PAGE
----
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Ufford, Andrew I. Quarles van 1996 Stratigraphy, Structural Geology, and Tectonics of a Young Forearc-Continent, Western Central Range, Irian Jaya (Western New Guinea), Indonesia, PhD Dissertation, The University of Texas at Austin.

    © Andrew I. Quarles van Ufford, 1996. Use of any part of this thesis for any purpose must be acknowledged.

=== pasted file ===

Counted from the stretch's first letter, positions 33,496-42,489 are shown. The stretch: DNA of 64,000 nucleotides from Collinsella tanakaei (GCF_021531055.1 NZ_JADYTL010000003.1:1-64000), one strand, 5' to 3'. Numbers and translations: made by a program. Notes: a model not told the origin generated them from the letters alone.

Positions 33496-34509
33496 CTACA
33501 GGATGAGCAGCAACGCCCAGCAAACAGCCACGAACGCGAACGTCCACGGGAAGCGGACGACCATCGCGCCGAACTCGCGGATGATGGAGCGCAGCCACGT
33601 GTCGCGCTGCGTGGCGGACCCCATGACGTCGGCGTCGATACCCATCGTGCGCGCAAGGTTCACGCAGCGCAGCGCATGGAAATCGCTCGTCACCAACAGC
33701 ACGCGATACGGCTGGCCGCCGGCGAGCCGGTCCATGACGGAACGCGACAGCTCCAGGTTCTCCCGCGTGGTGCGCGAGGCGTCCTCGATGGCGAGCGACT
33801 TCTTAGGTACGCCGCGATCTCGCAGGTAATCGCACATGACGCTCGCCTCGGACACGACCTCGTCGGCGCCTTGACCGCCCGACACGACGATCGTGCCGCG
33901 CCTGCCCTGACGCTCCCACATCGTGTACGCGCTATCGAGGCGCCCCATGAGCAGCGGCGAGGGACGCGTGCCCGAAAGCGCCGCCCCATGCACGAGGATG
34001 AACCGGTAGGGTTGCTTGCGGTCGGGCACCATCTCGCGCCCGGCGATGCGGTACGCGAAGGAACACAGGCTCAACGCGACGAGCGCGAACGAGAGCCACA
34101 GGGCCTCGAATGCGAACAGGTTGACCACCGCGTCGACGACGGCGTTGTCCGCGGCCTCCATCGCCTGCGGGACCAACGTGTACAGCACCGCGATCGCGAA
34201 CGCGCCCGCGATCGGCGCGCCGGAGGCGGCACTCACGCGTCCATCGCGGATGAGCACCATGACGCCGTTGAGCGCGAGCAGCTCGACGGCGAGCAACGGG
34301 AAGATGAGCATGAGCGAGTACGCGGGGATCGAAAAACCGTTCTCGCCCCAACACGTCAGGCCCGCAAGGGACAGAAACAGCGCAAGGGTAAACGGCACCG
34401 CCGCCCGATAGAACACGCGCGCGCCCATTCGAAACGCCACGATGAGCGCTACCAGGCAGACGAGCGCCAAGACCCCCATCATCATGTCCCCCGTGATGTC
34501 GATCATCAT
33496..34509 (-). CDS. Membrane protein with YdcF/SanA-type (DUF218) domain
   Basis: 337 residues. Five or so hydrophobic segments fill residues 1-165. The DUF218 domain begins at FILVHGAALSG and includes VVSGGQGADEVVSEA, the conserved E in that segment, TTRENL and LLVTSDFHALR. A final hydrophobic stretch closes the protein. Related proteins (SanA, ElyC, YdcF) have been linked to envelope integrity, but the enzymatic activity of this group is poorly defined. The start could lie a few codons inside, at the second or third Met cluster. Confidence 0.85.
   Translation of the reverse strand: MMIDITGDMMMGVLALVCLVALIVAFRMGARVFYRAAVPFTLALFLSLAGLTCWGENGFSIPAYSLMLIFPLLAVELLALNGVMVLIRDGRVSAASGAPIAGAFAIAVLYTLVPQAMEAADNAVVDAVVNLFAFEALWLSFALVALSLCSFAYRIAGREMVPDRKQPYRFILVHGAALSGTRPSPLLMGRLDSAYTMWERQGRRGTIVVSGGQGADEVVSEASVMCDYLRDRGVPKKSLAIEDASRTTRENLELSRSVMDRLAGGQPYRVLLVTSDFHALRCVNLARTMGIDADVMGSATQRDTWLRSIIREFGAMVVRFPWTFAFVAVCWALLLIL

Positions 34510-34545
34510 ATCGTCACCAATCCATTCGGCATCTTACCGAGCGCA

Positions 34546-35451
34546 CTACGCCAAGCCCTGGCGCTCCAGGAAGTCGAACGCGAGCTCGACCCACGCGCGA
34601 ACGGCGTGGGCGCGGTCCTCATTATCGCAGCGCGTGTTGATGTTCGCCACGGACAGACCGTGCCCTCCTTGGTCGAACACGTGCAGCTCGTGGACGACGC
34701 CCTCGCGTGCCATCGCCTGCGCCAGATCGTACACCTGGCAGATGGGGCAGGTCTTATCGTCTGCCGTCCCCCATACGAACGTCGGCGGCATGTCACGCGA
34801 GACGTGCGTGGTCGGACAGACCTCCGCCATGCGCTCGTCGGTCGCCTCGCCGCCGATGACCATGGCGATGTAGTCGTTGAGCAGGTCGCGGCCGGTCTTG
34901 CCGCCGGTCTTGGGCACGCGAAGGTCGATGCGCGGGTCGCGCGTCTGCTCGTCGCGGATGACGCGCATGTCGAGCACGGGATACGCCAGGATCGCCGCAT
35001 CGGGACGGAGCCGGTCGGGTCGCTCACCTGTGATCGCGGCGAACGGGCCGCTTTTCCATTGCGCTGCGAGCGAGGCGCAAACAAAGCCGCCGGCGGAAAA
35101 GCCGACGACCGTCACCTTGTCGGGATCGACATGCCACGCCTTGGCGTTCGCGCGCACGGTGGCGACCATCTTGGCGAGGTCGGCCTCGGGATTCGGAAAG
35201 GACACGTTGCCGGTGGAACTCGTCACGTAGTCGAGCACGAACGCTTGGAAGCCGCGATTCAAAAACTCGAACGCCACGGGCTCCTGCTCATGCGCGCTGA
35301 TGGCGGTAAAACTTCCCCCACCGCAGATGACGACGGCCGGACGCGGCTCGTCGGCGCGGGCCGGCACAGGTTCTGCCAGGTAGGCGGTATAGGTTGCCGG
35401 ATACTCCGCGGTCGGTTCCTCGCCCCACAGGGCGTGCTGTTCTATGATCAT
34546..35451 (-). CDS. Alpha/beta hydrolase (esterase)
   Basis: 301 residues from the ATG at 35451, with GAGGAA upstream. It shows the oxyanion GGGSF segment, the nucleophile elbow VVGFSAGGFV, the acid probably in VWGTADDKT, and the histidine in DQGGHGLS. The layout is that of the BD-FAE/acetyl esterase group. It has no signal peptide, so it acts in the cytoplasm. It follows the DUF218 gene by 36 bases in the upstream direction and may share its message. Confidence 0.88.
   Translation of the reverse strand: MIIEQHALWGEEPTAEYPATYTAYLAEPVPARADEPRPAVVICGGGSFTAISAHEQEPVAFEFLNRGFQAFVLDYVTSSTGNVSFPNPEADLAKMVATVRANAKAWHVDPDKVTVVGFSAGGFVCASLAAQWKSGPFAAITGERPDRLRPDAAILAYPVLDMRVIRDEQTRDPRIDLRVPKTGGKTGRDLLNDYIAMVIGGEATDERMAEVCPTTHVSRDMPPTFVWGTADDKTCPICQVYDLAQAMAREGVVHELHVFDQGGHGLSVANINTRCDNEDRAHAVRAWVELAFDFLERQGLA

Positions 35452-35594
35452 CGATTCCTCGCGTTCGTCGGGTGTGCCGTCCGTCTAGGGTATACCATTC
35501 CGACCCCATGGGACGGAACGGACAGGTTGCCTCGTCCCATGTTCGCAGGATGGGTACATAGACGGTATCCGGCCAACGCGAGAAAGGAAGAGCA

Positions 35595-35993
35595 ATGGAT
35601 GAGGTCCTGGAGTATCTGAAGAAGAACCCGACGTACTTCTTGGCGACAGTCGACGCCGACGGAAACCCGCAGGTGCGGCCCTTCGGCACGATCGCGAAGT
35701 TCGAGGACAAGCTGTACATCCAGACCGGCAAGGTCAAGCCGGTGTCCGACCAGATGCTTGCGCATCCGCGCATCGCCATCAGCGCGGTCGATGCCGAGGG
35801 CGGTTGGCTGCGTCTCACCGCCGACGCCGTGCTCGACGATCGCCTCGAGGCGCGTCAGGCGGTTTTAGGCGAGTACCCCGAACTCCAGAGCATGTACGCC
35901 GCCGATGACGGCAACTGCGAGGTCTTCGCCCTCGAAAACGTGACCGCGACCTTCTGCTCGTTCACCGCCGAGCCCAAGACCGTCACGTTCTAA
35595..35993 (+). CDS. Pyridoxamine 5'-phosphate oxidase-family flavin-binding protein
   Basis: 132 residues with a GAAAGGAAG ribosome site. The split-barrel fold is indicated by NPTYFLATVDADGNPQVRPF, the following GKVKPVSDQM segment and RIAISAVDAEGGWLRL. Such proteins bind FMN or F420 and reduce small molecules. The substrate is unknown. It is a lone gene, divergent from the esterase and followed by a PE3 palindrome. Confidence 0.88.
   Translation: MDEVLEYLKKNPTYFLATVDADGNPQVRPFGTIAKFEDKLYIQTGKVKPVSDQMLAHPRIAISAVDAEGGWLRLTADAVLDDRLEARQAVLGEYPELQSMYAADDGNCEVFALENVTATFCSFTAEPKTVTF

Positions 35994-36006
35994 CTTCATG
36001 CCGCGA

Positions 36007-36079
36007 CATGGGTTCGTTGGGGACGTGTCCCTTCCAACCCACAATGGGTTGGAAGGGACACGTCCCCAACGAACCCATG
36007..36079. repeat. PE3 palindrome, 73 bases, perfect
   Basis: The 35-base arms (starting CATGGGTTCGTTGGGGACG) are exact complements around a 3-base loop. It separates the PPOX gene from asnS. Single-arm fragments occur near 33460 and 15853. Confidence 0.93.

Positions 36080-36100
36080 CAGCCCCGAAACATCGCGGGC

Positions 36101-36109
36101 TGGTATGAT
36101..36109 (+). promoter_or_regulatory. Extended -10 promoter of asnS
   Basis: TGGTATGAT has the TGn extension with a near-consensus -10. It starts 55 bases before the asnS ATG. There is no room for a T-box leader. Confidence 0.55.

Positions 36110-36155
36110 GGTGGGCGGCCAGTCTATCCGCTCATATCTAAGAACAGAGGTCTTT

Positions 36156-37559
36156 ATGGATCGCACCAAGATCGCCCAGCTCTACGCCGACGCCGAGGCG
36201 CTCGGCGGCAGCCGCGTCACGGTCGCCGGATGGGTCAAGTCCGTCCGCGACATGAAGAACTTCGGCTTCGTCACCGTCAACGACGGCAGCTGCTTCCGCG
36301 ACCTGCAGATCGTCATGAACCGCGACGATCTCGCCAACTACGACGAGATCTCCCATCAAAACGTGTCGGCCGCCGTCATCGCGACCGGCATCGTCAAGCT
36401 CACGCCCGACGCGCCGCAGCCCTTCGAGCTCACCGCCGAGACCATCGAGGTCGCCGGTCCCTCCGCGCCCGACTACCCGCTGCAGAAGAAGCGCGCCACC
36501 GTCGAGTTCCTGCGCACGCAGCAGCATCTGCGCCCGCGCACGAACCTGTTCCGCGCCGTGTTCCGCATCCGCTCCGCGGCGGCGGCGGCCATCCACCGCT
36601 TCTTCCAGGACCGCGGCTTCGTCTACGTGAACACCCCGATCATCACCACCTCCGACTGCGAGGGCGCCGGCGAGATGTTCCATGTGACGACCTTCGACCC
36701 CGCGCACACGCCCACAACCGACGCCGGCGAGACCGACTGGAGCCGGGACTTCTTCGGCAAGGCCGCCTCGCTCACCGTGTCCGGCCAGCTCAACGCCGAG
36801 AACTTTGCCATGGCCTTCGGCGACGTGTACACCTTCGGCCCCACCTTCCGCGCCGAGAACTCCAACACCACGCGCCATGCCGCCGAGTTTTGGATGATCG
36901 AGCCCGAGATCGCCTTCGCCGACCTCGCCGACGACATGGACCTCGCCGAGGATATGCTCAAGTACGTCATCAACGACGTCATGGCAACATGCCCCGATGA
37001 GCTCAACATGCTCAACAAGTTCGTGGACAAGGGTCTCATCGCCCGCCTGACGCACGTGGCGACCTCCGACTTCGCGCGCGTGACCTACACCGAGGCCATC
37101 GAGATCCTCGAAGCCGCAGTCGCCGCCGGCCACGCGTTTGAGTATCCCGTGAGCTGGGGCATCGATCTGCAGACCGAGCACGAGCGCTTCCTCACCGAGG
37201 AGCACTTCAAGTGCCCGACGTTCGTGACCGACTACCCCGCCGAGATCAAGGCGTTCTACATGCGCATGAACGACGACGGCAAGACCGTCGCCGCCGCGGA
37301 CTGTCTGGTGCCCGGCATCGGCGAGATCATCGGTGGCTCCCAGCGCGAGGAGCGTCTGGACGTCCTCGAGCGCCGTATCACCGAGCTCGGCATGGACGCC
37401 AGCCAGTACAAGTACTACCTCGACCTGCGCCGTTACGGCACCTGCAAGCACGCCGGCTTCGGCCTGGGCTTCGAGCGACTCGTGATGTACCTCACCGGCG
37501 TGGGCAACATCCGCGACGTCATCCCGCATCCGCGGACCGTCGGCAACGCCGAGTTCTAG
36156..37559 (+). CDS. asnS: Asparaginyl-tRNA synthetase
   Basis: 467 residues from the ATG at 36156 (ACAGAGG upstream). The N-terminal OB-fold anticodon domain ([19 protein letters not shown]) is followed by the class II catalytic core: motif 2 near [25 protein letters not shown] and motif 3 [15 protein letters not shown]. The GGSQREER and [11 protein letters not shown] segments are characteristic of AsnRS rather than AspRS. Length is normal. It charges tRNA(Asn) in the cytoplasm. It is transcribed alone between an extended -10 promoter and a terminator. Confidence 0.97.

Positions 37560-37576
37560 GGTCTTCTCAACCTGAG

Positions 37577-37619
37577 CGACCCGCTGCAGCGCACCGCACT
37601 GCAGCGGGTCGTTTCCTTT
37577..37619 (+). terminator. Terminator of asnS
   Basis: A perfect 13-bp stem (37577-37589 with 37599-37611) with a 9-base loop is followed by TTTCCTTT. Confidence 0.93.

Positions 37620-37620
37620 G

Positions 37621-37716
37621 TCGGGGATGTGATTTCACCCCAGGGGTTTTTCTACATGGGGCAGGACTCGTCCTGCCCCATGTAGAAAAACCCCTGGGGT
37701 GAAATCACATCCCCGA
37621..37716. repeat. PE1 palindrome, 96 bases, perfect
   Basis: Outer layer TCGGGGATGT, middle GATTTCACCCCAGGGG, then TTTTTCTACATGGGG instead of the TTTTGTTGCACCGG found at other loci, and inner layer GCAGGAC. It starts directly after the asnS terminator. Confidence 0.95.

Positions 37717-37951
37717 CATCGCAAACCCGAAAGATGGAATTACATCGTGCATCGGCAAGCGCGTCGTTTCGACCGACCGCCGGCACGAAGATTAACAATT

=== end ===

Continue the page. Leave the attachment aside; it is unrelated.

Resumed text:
New Guinea has long been recognized by geologists as the location of geologically recent mountain building. This study combined field mapping, stratigraphic and remote sensing analysis along and near the Gunung Bijih (Ertsberg) mine road and mining district in order to analyze the geologic development of the collisional New Guinea orogen. As a result of the youthfulness and the quality of data, it is possible to constrain distinct parts of orogenic evolution to 1 or 2 m.y. The southern Central Range of New Guinea is located on the northern Australian continental margin. The southern one-third of the Central Range, exposed along the Gunung Bijih mine access road, is a 30-km-wide, north-dipping homocline exposing an apparently 18-km-thick Precambrian or Early Paleozoic to Cenozoic sequence. Following rifting in the early Mesozoic and until the Middle Miocene, the northern Australian continent was a passive margin. The Central Range of Irian Jaya formed when the Australian passive margin was subducted beneath and collided with a north-dipping subduction zone in the Middle Miocene. Litho- and biostratigraphic analysis of the New Guinea Limestone Group in the Gunung Bijih mining district and regional stratigraphic correlation indicates that the first evidence of subaerial exposure and erosion of the orogen is the widespread deposition of the siliciclastic, synorogenic strata at $/sim$12 Ma. I name this event the Central Range Orogeny. There is no evidence of an Oligocene orogenic event in the Irian Jaya region, as has been described to the east in Papuan New Guinea. Deformation in the Central Range is dominated by $/sim$12 to $/sim$4 Ma southwest verging (210$/sp/circ$-220$/sp/circ$) contraction and minor east-west wrenching. This stage of deformation is equally accommodated, there is no evidence for strain partitioning in the Central Range. Lithospheric-scale cross sections, incorporating field observations, predict the Central Range Orogeny is divided into a pre-collision and collisional stage. The pre-collision stage is the bulldozing of passive margin sediments in a north dipping subduction zone. The collision stage occurs when buoyant Australian lithosphere can not be subducted. The collision stage results in basement involved deformation and lithospheric delamination of the already subducted Australian plate.


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